It’s interesting that more time doesn’t really correlate to more writing. Sometimes it can be better only to have a short time, but to be really focused. If you’ve got all day, it’s easy to let it go by with other stuff. That’s why I usually set time limits, and when I’ve done my time I stop and do something else, like read.

      I didn’t hear any superstitions about the dead – the reason the tombs are built up like little houses is apparently because they bury families one on top of the other. We went to a funeral and they buried the person six feet down, as I’m used to from England, but they covered the coffin with cement, not dirt. They said it was because the man’s wife and kids would be buried on top of him when they died. When they reach the surface, they build a big tomb on top. They often had photos of the dead people inside, and candles, flowers, etc, like a shrine. It was really fascinating, and some of them were really ornate.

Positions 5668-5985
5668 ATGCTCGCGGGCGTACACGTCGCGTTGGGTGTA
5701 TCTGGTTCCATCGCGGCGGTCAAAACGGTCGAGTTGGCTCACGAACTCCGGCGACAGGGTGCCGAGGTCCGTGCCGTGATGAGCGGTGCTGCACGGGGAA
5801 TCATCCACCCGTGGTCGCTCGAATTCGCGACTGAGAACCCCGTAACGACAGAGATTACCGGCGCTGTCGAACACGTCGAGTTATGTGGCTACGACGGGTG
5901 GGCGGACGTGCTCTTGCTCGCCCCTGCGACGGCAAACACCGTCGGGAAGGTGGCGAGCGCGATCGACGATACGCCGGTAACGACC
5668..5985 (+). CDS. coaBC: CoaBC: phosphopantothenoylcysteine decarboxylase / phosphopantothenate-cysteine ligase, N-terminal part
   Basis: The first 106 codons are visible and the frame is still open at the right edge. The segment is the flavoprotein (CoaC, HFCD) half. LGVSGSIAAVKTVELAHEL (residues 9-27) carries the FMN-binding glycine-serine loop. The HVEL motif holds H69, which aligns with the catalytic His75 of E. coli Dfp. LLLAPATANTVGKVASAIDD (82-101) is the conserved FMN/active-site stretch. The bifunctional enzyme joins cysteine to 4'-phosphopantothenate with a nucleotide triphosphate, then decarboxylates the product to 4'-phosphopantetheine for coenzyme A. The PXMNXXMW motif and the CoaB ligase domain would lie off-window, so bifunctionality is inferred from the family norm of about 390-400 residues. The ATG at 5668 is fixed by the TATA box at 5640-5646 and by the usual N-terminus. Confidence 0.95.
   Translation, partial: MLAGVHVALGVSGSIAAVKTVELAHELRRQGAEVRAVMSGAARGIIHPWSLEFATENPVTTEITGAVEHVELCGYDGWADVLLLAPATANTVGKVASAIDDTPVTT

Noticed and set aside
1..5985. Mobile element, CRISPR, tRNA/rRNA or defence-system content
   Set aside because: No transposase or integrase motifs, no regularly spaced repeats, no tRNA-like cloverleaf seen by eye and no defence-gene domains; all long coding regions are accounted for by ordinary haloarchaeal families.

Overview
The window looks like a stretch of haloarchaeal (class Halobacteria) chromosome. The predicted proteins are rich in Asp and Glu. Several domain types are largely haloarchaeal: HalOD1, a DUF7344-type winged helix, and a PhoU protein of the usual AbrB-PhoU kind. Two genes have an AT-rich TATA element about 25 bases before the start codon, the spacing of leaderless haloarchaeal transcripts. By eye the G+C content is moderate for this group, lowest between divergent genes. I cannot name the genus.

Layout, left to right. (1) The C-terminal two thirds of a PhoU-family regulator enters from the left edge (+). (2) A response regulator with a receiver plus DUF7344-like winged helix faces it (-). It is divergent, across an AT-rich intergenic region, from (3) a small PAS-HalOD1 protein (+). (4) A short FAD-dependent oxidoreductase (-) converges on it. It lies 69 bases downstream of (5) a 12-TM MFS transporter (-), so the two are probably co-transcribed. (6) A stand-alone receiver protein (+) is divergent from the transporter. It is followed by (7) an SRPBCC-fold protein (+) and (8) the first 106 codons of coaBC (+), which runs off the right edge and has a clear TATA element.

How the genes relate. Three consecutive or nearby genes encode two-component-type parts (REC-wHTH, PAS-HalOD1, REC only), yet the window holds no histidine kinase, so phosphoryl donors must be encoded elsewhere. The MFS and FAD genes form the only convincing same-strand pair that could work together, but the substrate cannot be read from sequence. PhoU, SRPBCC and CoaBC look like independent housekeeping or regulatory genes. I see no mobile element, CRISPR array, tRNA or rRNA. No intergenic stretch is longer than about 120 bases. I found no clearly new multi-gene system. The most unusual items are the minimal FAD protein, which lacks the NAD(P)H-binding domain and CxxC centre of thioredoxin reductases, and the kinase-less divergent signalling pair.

And yes, the shower was freezing 🙂 But in Caribbean heat that’s a delicious feeling!

  4. I have to be honest and say that as much as I love going on holiday, the student and blogger in me is always against the idea. Last time I went away I packed all my textbooks even though I knew I’d not get time, just in order to keep up a pretence to myself. I knew that otherwise I’d get back and wonder for a week or so what the point of studying was. A steady routine takes a while to get used to and like you say, it’s difficult to restore the habit. Your limiting method is a good one, having got used to not writing you need to make sure you find the enjoyment in it again. Those landscapes are beautiful, though not so sure about the mosquitoes!

    1. Hi Charlie,
      I know what you mean! I still love going on holiday, though, even if it’s difficult when coming back. The thing is, as I said, I know what works – hopefully next time I’ll remember writing this post and handle it a little better! That’s a funny image, a suitcase full of textbooks! That’s a heavy form of pretence 🙂